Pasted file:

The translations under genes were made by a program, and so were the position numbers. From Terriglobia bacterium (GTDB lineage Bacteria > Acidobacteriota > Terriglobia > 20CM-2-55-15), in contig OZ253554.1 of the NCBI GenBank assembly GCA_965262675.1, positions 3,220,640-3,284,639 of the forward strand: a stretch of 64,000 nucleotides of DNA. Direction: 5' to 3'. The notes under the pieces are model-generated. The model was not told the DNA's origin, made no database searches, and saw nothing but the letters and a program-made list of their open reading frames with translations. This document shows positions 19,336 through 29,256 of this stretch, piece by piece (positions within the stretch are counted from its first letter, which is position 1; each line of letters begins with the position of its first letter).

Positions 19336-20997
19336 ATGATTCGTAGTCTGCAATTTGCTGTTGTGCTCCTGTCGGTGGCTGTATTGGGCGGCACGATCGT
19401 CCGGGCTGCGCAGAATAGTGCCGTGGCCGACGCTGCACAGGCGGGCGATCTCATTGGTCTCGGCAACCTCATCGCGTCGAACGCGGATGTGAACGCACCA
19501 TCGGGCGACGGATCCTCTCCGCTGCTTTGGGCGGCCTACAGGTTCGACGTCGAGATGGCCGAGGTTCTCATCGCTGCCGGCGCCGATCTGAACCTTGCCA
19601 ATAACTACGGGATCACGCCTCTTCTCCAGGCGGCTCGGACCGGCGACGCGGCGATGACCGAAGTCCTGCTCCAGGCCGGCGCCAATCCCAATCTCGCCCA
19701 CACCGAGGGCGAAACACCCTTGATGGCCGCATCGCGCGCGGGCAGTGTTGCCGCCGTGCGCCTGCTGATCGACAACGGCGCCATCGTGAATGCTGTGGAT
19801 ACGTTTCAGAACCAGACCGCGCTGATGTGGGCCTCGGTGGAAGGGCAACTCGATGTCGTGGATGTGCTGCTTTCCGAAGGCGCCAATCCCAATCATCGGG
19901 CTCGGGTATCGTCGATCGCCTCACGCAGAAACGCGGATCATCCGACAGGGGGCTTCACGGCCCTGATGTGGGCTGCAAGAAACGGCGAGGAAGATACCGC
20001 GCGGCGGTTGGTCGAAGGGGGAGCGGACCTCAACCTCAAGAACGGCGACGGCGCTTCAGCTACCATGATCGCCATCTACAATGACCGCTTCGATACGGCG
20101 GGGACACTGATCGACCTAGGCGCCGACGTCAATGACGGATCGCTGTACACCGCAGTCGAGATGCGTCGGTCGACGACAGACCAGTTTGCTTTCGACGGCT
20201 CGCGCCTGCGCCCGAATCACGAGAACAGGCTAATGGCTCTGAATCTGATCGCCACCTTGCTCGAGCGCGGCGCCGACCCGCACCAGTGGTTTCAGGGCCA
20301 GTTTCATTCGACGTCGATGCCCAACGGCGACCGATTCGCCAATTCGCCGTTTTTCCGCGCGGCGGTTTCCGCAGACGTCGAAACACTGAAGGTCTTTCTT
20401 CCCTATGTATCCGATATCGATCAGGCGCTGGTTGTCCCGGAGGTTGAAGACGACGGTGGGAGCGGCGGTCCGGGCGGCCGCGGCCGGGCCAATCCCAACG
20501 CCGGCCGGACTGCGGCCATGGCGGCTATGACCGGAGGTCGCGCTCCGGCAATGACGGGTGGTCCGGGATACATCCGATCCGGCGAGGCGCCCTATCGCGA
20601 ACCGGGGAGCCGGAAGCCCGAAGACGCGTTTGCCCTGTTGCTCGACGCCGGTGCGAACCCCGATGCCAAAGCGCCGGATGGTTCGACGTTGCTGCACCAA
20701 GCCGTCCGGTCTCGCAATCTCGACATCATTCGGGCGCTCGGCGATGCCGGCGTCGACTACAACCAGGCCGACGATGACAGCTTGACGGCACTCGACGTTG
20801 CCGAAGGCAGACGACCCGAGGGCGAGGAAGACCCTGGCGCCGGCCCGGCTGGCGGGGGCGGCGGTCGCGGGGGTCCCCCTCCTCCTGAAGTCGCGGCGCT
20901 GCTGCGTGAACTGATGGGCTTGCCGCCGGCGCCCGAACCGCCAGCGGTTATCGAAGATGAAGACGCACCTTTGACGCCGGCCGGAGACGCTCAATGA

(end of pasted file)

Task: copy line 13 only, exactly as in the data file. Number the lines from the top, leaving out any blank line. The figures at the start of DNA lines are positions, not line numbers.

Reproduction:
20301 GTTTCATTCGACGTCGATGCCCAACGGCGACCGATTCGCCAATTCGCCGTTTTTCCGCGCGGCGGTTTCCGCAGACGTCGAAACACTGAAGGTCTTTCTT